2021-22 ACA cliff r...
 
Notifications
Clear all

2021-22 ACA cliff reprieve & Roth conversions

 

Stuart Matthews
(@smatthews51)
Member Admin
Joined: 10 months ago
Posts: 183
Topic starter  

{Stuart Matthews here...I'm adding this topic on behalf of another (unknown) user because, unfortunately, I experienced a website failure and had to restore from a backup copy and lost that user's post (luckily I received an email containing the same question and have posted it here for all to see).}

I understand due to the American Rescue Plan Act (ARPA) that the ACA “subsidy cliff" has been eliminated for 2021-2022, with a maximum 8.5% of income payable for premium when Modified AGI (MAGI) exceeds the cliff threshold of 400% Federal Poverty Level. I am curious what priority PRC is placing on maintaining ANY amount of subsidy in these two years, particularly with regard to Roth conversion optimization.

In my situation, I am insured under the ACA and qualify for the premium subsidy throughout the ACA period. I want to do Roth conversions until age 70 whenever advantageous. With constant (inflation-adjusted) income and expenses throughout the ACA period, PRC is calculating ginormous Roth conversions for 2021-2022 then going back to modest conversions for the remaining period years, keeping my MAGI exactly at the cliff as expected. In Tabular Projections, I see “ACA Subsidy Amount” as blank for 2021-2022 and “Final Margin to the ACA Cliff” of huge negative values (the projected Roth conversions). Then for 2023 and beyond I see the expected modest values for “ACA Subsidy Amount” and “Final Margin to the ACA Cliff” values of blanks, the Roth conversions doing their work right up to the cliff.

I’ve been wrestling in my own mind how to approach these two years of cliff reprieve but forgoing 100% of ALL subsidy and Roth converting to the moon was not something I had been considering. I was thinking I’d just pay a little extra ACA premium if I miscalculated my MAGI and exceeded the cliff by a few dollars but not intentionally go substantially above it. It would seem that PRC is otherwise placing an extremely high value on maintaining the ACA subsidy for as long as possible since it does not give us the option of allowing MAGI to exceed the cliff when projecting Roth conversions. If it’s normally such a bad idea to exceed the cliff and lose the subsidy, why is PRC seemingly forgoing all subsidy dollars in 2021-2022 by allowing such a stratospheric MAGI (when it could be at least limiting healthcare expenses to 8.5% of a less-than-stratospheric MAGI and holding onto some subsidy)? The subsidy post-cliff still reduces to zero as MAGI continues to increase, no?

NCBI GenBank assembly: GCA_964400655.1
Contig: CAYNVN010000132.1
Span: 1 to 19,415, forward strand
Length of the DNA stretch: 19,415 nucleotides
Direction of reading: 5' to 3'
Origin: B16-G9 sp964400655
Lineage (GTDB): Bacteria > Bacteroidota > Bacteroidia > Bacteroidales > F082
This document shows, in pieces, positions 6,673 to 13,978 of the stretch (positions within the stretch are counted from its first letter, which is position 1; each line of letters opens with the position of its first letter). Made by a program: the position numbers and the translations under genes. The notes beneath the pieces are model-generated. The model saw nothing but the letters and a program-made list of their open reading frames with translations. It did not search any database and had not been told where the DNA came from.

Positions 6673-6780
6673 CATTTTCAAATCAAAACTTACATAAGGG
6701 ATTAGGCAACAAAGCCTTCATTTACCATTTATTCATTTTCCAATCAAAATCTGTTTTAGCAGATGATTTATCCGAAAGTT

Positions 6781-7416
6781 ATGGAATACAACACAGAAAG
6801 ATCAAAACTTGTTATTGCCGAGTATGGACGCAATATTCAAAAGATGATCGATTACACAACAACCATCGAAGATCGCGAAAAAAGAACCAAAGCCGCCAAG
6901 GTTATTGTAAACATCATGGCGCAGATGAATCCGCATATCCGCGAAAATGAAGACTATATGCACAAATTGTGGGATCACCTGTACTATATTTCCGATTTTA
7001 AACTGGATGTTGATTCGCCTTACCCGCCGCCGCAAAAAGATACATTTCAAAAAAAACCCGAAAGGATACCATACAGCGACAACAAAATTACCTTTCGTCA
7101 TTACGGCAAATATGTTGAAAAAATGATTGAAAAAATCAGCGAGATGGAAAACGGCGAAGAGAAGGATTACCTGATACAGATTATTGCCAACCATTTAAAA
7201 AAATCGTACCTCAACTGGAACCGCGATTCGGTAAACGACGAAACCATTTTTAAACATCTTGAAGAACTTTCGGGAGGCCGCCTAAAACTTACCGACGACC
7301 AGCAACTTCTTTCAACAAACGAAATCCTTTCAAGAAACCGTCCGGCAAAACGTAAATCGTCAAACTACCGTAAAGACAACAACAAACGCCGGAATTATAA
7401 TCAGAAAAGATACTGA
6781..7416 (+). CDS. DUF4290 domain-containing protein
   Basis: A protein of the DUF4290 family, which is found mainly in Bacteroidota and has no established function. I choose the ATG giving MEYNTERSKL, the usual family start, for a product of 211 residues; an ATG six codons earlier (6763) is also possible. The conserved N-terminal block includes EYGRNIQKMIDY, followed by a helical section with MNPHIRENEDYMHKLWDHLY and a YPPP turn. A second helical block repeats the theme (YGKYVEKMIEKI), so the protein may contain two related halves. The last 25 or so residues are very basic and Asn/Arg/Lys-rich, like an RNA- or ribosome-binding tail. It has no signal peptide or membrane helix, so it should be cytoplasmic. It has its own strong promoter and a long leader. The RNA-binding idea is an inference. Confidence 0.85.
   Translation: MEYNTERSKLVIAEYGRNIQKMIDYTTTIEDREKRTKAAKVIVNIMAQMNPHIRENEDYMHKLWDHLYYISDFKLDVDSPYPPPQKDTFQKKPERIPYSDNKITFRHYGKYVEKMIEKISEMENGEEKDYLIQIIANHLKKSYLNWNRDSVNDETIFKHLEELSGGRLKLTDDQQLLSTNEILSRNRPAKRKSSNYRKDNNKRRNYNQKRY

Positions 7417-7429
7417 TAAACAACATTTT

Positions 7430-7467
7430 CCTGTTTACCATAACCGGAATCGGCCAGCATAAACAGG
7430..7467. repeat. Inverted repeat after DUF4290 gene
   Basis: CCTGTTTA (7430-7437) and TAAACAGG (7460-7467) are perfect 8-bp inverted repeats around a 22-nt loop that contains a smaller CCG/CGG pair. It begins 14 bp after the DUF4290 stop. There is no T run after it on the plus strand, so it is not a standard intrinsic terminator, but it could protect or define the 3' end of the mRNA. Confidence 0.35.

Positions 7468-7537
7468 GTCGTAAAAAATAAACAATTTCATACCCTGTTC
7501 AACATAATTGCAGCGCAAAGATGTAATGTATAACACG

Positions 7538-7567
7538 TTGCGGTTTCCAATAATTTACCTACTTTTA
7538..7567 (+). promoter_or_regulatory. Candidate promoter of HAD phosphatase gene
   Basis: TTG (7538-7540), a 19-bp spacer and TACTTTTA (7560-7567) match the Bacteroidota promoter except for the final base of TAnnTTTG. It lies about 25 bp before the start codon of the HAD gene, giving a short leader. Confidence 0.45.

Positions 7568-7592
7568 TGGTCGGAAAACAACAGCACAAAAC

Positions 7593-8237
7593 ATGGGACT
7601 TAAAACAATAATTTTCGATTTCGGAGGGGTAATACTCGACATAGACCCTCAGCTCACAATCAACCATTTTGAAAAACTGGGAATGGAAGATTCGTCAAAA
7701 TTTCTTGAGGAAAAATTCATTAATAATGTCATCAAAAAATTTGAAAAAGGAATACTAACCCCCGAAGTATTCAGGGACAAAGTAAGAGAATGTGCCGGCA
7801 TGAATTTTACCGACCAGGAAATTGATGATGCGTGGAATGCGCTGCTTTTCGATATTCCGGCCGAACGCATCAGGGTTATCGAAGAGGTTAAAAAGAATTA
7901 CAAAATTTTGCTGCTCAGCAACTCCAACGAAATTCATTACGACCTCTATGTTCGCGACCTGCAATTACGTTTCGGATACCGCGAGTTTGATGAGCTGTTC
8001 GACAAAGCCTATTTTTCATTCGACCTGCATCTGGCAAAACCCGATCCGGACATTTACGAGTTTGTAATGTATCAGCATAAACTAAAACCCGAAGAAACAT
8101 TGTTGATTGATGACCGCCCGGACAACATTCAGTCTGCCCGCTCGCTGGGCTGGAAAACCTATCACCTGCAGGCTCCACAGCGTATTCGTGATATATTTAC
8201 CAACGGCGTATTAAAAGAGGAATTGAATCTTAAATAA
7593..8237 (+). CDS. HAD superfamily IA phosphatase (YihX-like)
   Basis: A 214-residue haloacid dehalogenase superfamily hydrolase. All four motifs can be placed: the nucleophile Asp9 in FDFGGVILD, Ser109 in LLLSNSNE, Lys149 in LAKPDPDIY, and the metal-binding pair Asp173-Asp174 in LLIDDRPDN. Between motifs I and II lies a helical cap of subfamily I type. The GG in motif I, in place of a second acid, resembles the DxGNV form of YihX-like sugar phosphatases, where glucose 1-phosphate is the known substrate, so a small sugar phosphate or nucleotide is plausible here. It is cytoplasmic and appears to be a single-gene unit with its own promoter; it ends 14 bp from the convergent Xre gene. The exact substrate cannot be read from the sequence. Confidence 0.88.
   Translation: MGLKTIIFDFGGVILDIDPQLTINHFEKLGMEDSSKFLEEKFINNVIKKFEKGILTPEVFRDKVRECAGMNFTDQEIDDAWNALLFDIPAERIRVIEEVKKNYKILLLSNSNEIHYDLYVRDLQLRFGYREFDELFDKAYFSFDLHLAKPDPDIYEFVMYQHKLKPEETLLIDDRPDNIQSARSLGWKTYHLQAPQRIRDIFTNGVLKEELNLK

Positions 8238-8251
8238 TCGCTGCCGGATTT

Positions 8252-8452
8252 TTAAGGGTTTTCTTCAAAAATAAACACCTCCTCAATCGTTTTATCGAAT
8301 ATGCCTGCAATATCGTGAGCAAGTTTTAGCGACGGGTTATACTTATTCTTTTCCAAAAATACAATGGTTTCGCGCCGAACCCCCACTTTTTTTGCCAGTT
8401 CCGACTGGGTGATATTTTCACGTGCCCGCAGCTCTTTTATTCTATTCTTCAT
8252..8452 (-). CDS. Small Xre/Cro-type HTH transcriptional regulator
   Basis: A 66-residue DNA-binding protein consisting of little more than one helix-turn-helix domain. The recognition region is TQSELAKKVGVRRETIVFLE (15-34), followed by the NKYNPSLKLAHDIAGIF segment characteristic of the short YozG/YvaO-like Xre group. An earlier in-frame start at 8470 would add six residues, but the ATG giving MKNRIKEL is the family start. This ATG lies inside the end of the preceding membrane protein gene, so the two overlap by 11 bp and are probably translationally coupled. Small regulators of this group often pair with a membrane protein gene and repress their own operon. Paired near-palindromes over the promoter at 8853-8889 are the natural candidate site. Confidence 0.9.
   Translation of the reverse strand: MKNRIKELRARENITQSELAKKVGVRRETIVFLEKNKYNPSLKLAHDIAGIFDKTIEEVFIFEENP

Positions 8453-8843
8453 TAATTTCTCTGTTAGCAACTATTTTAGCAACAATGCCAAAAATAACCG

When I purchased PRC I was actually eager to test out whether it might be wise to forgo the ACA subsidies entirely, pay 100% of the premium, and instead focus on optimizing Roth conversions to the max in the pre-Medicare years. But when I discovered that PRC placed such a high value on the ACA subsidy dollars that it didn’t even allow the option of Roth converting above the cliff, I concluded further investigation was likely unmerited. Now, with PRC making no attempt to limit MAGI in 2021-2022, I am wondering whether there may indeed be some valid tradeoffs between ACA subsidy vs. Roth conversion prioritization.